As I look back and recall the movie, a number of sequences flash across my mind. Note the sequence when Ajay divides the city amongst gangsters... The train sequence at the very start... The introduction of Emraan Hashmi's character... Randeep Hooda's landing on a film set and confiscating the equipment... The subsequent sequence, when Randeep is framed for accepting bribe... The romantic moments between Emraan and Prachi in the jewellery shop... Emraan starting his business and the confrontation that ensues between Ajay and Randeep... The showdown between Ajay and Emraan, with Ajay slapping Emraan in full public view... The conclusion to the story is equally novel. It stays in your memory and sets you thinking.

On the flipside, the story begins with Randeep attempting suicide, but the writer should've cited the reason that prompted him to take that drastic step. Sure, there's a mention at the start, but it doesn't register well. Also, you are keen to know the chain of events that drove Randeep to suicide. Also, the pace slackens in the middle of the second hour, but picks up dramatically when Ajay returns from Delhi and confronts Emraan. Besides, how I wish the film had a shorter, mass appealing Hindi title to attract more eyeballs and a big jump in footfalls [at single screens and smaller centres mainly] for a mass appealing subject like this.

This is director Milan Luthria's best work to date, no two opinions on that. Recreating the bygone era is tough and the director, the writer and the art director [Nitin Chandrakant Desai] deserve brownie points for giving the film that authentic feel. In fact, the film wears a chic retro look throughout. Even otherwise, Milan's handling of the subject material is exemplary. This film is sure to catapult him to the top league. Rajat Aroraa's screenplay is powerful and engaging. The writer marries heavy-duty drama and subtle and delicate emotions beautifully. I would like to make a special note of the dialogue, also penned by Rajat Aroraa, which are simply fantastic. In fact, the dialogue writing is such it elevates even an ordinary sequence to great levels. One rarely comes across such potent dialogue in today's times.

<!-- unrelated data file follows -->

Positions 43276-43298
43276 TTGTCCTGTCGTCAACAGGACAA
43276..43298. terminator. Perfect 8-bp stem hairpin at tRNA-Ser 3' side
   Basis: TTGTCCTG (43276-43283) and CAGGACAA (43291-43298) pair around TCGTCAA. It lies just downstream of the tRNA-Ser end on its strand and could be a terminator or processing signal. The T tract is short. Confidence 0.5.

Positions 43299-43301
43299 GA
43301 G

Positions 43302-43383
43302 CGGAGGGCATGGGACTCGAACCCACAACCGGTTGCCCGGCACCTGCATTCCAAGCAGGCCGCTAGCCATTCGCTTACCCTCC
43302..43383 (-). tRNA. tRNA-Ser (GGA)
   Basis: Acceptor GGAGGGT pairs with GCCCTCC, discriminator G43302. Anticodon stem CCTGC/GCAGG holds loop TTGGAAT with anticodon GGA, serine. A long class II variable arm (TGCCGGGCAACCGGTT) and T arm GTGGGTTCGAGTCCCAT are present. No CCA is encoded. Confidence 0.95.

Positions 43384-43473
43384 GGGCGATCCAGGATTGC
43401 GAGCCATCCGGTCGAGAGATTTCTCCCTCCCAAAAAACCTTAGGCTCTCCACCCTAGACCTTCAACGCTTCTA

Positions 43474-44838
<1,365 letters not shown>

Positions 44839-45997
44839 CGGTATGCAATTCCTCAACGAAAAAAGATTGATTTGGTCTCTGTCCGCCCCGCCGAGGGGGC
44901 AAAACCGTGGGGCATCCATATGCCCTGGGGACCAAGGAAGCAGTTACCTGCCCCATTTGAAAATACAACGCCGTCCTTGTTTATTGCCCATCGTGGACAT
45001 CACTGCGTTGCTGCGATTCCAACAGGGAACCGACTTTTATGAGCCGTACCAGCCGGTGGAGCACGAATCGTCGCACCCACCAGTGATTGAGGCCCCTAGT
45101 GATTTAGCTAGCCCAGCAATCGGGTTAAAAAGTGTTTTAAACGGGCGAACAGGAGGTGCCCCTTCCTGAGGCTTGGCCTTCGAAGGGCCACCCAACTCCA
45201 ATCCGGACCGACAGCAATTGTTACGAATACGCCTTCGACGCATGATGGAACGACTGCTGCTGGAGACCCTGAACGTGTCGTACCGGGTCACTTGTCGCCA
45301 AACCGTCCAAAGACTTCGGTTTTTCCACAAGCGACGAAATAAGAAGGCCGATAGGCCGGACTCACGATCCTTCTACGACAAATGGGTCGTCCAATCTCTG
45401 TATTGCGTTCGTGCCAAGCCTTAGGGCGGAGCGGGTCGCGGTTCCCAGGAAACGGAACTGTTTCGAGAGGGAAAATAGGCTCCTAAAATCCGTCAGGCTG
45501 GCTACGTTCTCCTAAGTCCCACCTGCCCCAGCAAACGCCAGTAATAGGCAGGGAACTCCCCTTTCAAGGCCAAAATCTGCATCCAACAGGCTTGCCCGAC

Pritam's music is another ace. Injecting songs and that too a terrific soundtrack in a gangster film is tough. He did it in GANGSTER. He does it again in ONCE UPON A TIME IN MUMBAAI. 'Pee Loon', 'Tum Jo Aaye' and the remix of APNA DESH track are super compositions, which are also placed appropriately in the plotline. Cinematography [Aseem Mishra] captures the look to perfection. Akiv Ali's editing is sharp.

ONCE UPON A TIME IN MUMBAAI is embellished with fantastic performances. Ajay Devgn is splendid as Sultan. The actor had enacted a similar role in COMPANY, but it must be said that his interpretation is so different in ONCE UPON A TIME IN MUMBAAI. He adds so much depth to the character, which only goes to prove his range and versatility. This is, without a trace of doubt, Ajay's finest work so far. Emraan Hashmi is brilliant as the power greedy, wildly ambitious rebel. He plays the dark character to perfection. He's incredible in the penultimate moments of the film in particular. Besides carrying the look to perfection, Emraan is sure to break-free from the lover boy, serial kisser image with this film.

Kangna Ranaut is extremely natural and performs very well. Also, she brings so much of sensuality and glamour to her character [an actress of the 70s]. In fact, Ajay and Kangna make a wonderful on-screen pair. Prachi Desai is a bundle of talent who proves her mettle yet again. She's proficient in emotional scenes and sizzles in the BOBBY song-sequence. Besides, the chemistry between Emraan and Prachi is exciting. Randeep Hooda is top notch. Even though the film belongs to Ajay and Emraan, Randeep makes his presence felt with a powerful performance. This film should prove to be the turning point in his career.

Avtar Gill [as Home Minister] is good. Naved Aslam [as Patrick, Ajay's trusted lieutenant] is perfect. Mehul Bhojak [as Emraan's friend Javed] is competent. Ravi Khanwilkar [as Vardhan] is satisfactory. Gauhar Khan sizzles in the remix track.